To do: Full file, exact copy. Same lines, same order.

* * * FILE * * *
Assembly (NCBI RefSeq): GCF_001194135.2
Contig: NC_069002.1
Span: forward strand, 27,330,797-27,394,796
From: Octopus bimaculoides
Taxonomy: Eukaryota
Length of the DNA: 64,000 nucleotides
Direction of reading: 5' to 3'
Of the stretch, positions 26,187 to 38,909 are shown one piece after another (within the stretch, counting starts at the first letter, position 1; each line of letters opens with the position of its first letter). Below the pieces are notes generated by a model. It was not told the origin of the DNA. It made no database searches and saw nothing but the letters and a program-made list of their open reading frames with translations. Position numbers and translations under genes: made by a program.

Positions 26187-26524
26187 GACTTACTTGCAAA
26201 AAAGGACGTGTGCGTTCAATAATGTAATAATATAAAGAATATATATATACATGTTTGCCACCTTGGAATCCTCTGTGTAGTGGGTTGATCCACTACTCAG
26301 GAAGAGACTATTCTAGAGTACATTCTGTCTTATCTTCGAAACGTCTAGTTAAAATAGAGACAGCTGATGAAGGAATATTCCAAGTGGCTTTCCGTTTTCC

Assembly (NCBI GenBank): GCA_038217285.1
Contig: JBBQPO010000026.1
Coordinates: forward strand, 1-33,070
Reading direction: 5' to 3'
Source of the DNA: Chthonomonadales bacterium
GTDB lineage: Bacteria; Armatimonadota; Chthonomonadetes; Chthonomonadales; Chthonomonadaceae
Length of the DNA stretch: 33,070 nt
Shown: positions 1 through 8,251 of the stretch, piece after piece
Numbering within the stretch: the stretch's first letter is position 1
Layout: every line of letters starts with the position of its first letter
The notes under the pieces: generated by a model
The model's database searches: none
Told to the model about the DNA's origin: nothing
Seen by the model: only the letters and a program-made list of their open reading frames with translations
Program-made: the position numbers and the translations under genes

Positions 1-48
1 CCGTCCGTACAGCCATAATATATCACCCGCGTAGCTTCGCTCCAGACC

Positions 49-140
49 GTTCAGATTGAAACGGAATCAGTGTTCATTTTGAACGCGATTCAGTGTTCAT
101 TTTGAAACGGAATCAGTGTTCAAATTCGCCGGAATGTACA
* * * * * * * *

Assembly (NCBI RefSeq): GCF_001194135.2
Contig: NC_069002.1
Span: forward strand, 27,330,797-27,394,796
From: Octopus bimaculoides
Taxonomy: Eukaryota
Length of the DNA: 64,000 nucleotides
Direction of reading: 5' to 3'
Of the stretch, positions 26,187 to 38,909 are shown one piece after another (within the stretch, counting starts at the first letter, position 1; each line of letters opens with the position of its first letter). Below the pieces are notes generated by a model. It was not told the origin of the DNA. It made no database searches and saw nothing but the letters and a program-made list of their open reading frames with translations. Position numbers and translations under genes: made by a program.

Positions 26187-26524
26187 GACTTACTTGCAAA
26201 AAAGGACGTGTGCGTTCAATAATGTAATAATATAAAGAATATATATATACATGTTTGCCACCTTGGAATCCTCTGTGTAGTGGGTTGATCCACTACTCAG
26301 GAAGAGACTATTCTAGAGTACATTCTGTCTTATCTTCGAAACGTCTAGTTAAAATAGAGACAGCTGATGAAGGAATATTCCAAGTGGCTTTCCGTTTTCC

Assembly (NCBI GenBank): GCA_038217285.1
Contig: JBBQPO010000026.1
Coordinates: forward strand, 1-33,070
Reading direction: 5' to 3'
Source of the DNA: Chthonomonadales bacterium
GTDB lineage: Bacteria; Armatimonadota; Chthonomonadetes; Chthonomonadales; Chthonomonadaceae
Length of the DNA stretch: 33,070 nt
Shown: positions 1 through 8,251 of the stretch, piece after piece
Numbering within the stretch: the stretch's first letter is position 1
Layout: every line of letters starts with the position of its first letter
The notes under the pieces: generated by a model
The model's database searches: none
Told to the model about the DNA's origin: nothing
Seen by the model: only the letters and a program-made list of their open reading frames with translations
Program-made: the position numbers and the translations under genes

Positions 1-48
1 CCGTCCGTACAGCCATAATATATCACCCGCGTAGCTTCGCTCCAGACC

Positions 49-140
49 GTTCAGATTGAAACGGAATCAGTGTTCATTTTGAACGCGATTCAGTGTTCAT
101 TTTGAAACGGAATCAGTGTTCAAATTCGCCGGAATGTACA